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Stress & Coping Framework


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(based on Ward)

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Stress & Coping Framework

  1. 1. Stress, Coping and Adjustment•Affective components of intercultural contact•Psychosocial rather than medical models•In contrast to psychopathology, current approaches discuss intercultural contact and change in terms of dealing with stress
  2. 2. The Stress & Coping FrameworkHighlights life changes duringcross-cultural transition, theappraisal of these changes, andthe selection and implementationof coping strategies to deal withthem
  3. 3. Core Assumptions• Experience of intercultural contact and change occurs in an economic & sociopolitical context and is influenced by both societies (origin & settlement)• Changes are seen as precipitating stress that result in affective, behavioral and cognitive coping responses
  4. 4. Berry’s Framework (pg. 72, Ward)•Acculturative experience is major life event characterized by stress that demands cognitive appraisal of the situation and requires coping strategies•Processes and psychological outcomes are influenced by both societal and individual level variables
  5. 5. Societal Level Variables•Social, political and demographic factors•Berry also distinguishes between variables prior to and during acculturation.
  6. 6. Factors affecting Stress, Coping and Adjustment•Life changes: series of stress provoking life changes that tax adjustive resources and necessitate coping strategies•Social Readjustment Rating Scale (SRRS): a functional index of life changes•Cultural Readjustment Rating Scale
  7. 7. Appraisal and Coping Styles•potential stressors may be seen as challenging or threatening.•Appraisals influenced by individual, cultural, situational and social factors•Appraisals and coping strategies vary due to differences in expectations
  8. 8. Expectations•Overmet: situations in which experiences are more positive than expected•Undermet: situations in which experiences are more negative than expected•Coping styles are related to coping satisfaction
  9. 9. Psychological Adjustment Over Time•U-curve•Stress & Coping literature: in contrast to ‘entry euphoria,’ sojourners and immigrants suffer the most severe adjustment problems at the initial stages of transition when the number of life changes is highest and coping resources lowest
  10. 10. Personality• Authoritarianism, rigidity and ethnocentrism• Extraversion and sensitivity or ‘universal communicator’• Extensive theorizing but few documented investigations of how personality affects adjustment• ‘cultural fit’ hypothesis
  11. 11. Social Support•Predicts both psychological adjustment and physical health•Family, Friends, Acquaintances•Marital satisfaction-dissatisfaction and adaptive-maladaptive coping may be associated in many ways
  12. 12. Friends & Acquaintances•Co-national vs. host national support•‘Comparable Others’ are those undergoing similar experiences who may offer knowledge or information about coping•‘Sinking Ship Morale’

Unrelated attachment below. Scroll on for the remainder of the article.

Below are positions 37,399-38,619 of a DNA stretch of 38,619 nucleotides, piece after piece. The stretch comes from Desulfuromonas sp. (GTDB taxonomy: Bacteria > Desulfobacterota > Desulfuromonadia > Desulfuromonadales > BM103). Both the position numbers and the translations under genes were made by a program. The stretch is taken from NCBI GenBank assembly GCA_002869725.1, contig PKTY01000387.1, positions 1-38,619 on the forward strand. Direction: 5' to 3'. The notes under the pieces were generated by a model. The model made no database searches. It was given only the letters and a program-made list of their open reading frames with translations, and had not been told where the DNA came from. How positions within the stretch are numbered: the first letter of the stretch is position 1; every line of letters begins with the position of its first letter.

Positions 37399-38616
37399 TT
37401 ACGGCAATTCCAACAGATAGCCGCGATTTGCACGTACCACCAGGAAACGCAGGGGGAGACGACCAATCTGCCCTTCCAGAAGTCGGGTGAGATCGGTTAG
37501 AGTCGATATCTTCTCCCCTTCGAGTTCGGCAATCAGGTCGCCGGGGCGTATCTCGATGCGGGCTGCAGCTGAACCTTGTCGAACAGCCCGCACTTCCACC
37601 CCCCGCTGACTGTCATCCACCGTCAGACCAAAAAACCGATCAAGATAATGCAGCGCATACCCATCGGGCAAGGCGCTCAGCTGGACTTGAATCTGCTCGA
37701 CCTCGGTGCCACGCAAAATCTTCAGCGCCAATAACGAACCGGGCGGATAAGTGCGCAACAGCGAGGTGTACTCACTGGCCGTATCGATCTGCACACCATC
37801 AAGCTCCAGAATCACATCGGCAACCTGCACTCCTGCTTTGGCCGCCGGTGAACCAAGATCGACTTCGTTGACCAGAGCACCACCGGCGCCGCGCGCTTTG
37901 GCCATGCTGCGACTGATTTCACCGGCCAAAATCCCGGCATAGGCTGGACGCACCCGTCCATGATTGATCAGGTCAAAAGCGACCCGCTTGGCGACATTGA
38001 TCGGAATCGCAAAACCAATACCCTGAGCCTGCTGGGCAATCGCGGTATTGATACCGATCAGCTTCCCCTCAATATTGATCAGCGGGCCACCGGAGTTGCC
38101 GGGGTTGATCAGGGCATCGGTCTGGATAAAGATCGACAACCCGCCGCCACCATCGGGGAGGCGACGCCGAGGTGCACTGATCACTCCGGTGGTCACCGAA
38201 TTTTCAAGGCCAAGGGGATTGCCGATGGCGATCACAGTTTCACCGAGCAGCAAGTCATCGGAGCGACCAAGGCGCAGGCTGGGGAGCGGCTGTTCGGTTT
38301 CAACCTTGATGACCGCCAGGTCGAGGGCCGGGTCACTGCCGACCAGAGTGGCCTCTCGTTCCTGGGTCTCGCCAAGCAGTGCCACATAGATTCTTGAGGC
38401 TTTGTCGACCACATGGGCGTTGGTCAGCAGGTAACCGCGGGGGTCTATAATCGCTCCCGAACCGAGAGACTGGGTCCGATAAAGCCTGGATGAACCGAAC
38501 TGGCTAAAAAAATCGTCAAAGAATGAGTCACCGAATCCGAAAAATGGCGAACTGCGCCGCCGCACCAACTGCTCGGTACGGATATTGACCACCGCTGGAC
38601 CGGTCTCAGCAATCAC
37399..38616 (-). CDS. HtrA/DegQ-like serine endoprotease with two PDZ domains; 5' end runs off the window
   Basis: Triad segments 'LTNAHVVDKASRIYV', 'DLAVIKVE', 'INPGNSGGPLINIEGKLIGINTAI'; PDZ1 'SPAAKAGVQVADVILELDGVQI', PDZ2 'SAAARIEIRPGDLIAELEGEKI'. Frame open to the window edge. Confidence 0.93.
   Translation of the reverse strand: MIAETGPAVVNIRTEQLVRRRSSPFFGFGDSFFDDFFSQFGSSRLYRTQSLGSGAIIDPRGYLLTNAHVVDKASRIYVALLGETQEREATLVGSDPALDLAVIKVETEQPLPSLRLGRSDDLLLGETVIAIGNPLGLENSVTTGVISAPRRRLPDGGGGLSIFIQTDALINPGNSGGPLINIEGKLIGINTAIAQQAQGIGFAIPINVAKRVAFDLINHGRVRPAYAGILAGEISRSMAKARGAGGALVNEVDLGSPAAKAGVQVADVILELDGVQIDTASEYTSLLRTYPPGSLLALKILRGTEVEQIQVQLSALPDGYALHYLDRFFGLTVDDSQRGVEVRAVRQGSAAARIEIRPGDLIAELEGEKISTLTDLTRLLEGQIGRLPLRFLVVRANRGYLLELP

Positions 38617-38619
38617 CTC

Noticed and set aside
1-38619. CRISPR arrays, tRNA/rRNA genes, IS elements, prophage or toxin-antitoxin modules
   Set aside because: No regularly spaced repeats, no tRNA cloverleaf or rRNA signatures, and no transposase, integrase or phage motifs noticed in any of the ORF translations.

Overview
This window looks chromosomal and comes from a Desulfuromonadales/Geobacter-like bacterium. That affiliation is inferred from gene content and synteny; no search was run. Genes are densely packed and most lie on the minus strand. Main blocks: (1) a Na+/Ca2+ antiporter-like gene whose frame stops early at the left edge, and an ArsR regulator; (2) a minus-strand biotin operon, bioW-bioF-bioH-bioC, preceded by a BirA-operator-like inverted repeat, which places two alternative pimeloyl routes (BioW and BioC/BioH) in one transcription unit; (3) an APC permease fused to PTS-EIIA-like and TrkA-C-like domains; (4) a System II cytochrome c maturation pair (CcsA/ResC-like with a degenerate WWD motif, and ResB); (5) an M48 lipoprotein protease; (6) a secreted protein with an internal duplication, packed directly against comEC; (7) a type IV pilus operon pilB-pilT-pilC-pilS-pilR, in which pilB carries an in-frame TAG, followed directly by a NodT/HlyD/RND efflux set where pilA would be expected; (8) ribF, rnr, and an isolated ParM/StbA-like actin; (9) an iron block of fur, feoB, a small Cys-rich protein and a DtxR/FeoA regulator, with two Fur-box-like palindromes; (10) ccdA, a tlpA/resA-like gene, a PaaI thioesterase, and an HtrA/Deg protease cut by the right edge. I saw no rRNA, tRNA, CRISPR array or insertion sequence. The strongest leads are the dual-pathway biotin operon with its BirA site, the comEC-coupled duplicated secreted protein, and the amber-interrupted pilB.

13. 13. Relationships with host nationals• Having host nationals as friends is associated with a decrease in psychological problems in immigrants• Comfort and satisfaction with local contact is associated with greater general life satisfaction in foreign students• Prerequisite for sojourner adjustment and learning cultural-specific skills
  14. 14. Social Support Scale for Sojourners•Highlights the availability of social support and asks respondents to indicate if there are persons who would offer a variety of supportive behaviors-see page 89, Ward
  15. 15. Knowledge & Skills•Provide the foundation for effective intercultural interaction•Facilitate psychological adaptation to new sociocultural environments (prior experience, training and educational programs)
  16. 16. Knowledge & Skills•Adequate communication may be the key component to intercultural effectiveness•Inverse relationship also observed•Social skills very significant for adjustment
  17. 17. Modes of Acculturation•Acculturation is related to both more and less stress and depression.•Research supports ‘integration’ over ‘assimilation’
  18. 18. Acculturation of groups•Berry compared level of acculturative stress in groups within a multicultural society; native peoples and refugees experienced highest levels of acculturative stress; immigrants and ethnic groups, the lowest level; sojourners intermediate.
  19. 19. Demographic factors•Stress and coping research is mixed and ambiguous on gender differences, age and adaptation across generations. (page 94, Ward)
  20. 20. Cultural Distance•Link between cultural distance and psychological disturbance•Greater cultural distance is associated with increased intensity of life changes during transition and more acculturative stress
  21. 21. Prejudice and Discrimination• A number of researchers speculate that attitudes held by members of the dominate culture strongly influence patterns of immigrant, sojourner and refugee adaptation.• Racism is the most serious risk factor for immigrants• ‘Perceived discrimination’ also a factor